Last time we analyzed the steady-state of our model. We have developed equations which we can use to calculate the steady-state values for given parameters values. Today, we use these equations to see how could changes in parameters values affect the variables values. We can use the Octave (or Matlab) script which we developed last time. We just do minor updates. We select one variable and we assign a range of value instead of single value to this variable.
Let’s take parameter . We would expect that lower values of this parameter would mean that the household would work more and also consume more because its willingness to work would increase. Let’s test our theory. We will examine an interval between 1.0 and 1.8. We will ask Octave to generate a vector of values between these two boundaries. We will to it by this command:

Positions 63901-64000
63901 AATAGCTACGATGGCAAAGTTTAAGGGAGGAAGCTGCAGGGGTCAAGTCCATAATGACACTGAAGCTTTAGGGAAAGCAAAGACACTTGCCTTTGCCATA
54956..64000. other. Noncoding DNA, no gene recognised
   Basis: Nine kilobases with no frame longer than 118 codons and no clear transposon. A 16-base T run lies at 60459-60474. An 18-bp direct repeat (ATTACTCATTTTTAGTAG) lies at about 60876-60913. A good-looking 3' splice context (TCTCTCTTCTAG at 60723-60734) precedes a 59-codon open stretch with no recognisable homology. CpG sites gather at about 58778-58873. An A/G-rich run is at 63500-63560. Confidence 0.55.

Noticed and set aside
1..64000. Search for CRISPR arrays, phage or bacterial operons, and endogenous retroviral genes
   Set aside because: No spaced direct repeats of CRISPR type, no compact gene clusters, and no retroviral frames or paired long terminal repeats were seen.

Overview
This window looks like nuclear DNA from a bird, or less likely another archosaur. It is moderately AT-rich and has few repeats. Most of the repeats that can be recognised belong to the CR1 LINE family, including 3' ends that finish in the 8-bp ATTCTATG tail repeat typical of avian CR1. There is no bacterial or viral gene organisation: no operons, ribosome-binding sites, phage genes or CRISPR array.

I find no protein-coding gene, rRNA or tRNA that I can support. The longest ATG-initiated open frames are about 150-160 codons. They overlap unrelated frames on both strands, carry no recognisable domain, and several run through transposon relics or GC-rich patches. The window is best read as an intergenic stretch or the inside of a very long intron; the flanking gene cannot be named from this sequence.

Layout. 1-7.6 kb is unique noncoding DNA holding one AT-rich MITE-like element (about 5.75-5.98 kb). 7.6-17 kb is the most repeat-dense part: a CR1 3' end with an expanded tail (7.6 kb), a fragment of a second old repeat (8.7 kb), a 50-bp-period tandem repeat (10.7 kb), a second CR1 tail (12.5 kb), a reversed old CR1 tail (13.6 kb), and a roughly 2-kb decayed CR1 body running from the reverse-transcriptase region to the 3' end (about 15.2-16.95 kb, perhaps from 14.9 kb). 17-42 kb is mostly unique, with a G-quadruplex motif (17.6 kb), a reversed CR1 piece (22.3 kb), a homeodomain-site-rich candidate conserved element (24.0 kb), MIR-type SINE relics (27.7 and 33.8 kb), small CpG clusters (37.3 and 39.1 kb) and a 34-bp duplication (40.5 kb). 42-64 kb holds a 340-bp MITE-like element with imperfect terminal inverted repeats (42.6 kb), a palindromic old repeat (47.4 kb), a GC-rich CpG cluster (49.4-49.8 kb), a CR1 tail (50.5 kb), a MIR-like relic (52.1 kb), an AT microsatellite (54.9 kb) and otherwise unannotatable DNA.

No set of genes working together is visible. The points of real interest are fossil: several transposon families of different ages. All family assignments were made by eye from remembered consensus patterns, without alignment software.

The value in the middle sets a size of space between these two values. In fact, this values defines the size of the vector. The value 0.001 is small enough to provide us a smooth plot. We also substitute all *, / and ^ operators with .*, ./ and .^. The standard operators without dots are used to operations with two numbers, two vectors or two matrices. But in our case, we want to multiply (or divide or power) all values of the vector by a single value. This is completely different operation than multiplying two vectors or two matrices. That’s why we use the operators with dots.